from The American Heritage® Dictionary of the English Language, 4th Edition

  • n. Utter nerve; effrontery: "has the chutzpah to claim a lock on God and morality” ( New York Times).

from Wiktionary, Creative Commons Attribution/Share-Alike License

  • n. Nearly arrogant courage; utter audacity, effrontery or impudence; supreme self-confidence; exaggerated self-opinion;

from WordNet 3.0 Copyright 2006 by Princeton University. All rights reserved.

  • n. (Yiddish) unbelievable gall; insolence; audacity


Yiddish khutspe, from Mishnaic Hebrew ḥuṣpâ, from ḥāṣap, to be insolent; see ḥṣp in Semitic roots.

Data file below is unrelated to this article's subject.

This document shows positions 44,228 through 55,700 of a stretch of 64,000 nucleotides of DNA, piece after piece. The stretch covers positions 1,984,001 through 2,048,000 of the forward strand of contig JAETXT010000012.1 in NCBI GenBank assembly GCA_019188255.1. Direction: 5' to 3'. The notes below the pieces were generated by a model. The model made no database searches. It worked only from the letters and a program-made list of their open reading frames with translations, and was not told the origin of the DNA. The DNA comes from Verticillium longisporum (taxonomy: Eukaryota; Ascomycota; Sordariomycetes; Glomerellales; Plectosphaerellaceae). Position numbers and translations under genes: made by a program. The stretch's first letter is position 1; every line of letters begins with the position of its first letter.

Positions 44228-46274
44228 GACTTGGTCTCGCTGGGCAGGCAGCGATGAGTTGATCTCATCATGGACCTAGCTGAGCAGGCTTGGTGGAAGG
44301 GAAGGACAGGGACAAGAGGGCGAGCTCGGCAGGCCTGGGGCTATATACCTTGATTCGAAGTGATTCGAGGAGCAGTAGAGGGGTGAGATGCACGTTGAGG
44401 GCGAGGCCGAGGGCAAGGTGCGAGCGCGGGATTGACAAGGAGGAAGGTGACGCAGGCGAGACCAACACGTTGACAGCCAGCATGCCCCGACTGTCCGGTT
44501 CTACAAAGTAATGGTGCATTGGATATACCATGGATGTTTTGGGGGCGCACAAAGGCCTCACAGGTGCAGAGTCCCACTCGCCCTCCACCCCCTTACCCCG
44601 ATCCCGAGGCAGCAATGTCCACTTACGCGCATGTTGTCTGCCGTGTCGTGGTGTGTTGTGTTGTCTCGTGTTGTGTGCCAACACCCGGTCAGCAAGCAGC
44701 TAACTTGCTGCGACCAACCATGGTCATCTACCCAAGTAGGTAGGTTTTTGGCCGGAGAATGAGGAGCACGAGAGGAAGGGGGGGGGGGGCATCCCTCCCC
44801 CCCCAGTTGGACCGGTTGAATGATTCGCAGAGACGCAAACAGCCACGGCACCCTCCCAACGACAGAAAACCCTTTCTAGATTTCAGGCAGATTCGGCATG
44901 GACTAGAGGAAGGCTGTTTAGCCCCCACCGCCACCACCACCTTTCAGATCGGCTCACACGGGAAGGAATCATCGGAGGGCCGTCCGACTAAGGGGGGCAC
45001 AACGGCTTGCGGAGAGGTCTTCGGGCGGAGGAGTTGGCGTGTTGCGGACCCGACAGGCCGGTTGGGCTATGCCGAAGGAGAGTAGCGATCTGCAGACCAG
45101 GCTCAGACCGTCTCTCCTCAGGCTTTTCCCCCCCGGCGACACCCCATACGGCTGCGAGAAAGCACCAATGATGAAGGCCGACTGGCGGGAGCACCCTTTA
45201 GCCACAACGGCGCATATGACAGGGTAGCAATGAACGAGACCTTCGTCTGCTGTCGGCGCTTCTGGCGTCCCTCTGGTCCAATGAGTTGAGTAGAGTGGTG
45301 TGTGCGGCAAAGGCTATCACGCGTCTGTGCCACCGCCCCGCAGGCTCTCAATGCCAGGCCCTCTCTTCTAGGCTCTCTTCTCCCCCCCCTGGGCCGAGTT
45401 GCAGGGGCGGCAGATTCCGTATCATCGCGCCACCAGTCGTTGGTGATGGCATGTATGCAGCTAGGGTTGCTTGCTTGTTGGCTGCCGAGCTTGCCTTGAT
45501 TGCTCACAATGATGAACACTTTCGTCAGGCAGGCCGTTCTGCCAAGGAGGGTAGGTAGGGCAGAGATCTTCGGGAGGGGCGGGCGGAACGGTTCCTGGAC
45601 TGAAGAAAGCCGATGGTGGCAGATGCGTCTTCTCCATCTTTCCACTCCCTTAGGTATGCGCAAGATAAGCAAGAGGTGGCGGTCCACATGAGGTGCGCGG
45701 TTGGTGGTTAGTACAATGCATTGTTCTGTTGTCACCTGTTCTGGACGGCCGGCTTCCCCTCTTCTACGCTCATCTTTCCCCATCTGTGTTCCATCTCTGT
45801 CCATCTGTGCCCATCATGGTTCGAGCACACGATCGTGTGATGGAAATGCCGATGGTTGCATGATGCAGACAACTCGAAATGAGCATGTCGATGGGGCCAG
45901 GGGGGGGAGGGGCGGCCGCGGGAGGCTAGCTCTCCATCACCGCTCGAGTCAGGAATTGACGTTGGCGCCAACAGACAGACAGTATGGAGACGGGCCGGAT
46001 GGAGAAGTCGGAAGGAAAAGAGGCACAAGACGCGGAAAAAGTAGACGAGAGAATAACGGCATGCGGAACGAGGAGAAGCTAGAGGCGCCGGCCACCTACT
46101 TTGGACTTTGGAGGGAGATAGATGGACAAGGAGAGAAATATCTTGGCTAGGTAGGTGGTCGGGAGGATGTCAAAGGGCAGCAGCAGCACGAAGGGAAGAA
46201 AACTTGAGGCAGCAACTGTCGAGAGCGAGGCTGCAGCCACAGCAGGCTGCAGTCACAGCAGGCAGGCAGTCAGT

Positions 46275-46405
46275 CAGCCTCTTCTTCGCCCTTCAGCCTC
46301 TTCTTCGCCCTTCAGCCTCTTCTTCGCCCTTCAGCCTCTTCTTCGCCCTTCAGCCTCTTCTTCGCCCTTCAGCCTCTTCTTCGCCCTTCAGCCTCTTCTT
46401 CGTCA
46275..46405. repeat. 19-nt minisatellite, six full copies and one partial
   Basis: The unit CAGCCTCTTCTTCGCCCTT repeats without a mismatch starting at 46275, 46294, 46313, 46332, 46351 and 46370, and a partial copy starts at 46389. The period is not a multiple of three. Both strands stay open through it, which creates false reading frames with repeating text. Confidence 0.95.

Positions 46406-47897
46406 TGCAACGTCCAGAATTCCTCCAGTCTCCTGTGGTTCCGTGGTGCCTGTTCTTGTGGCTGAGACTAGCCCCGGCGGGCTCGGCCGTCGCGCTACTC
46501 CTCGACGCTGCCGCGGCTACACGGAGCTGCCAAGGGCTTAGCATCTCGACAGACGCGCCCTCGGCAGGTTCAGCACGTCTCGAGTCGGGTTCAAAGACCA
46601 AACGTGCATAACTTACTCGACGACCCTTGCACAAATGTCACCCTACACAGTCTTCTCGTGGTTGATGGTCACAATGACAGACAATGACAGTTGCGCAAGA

(American Heritage® Dictionary of the English Language, Fourth Edition)
Originated 1890–95 from Yiddish חוצפּה (khutspe), from Mishnaic Hebrew חֻצְפָּה (khutspá), from חֲצַף (khátsap, "to be insolent"). Ultimately from Aramaic ḥu ṣpā . (Wiktionary)



Log in or sign up to get involved in the conversation. It's quick and easy.

  • Love The Classic, dbmag9, haven't heard it before.
    Meanwhile, not as noteworthy, here's mine.
    Fellow in a book shop goes to the counter with a book entitled 'Chutzpah' and says "I want this book and I'd like you to buy it for me."

    February 1, 2008

  • A boy is taken to court for murdering both of his parents. He pleads to the jury for mercy - after all, he is an orphan.

    December 3, 2006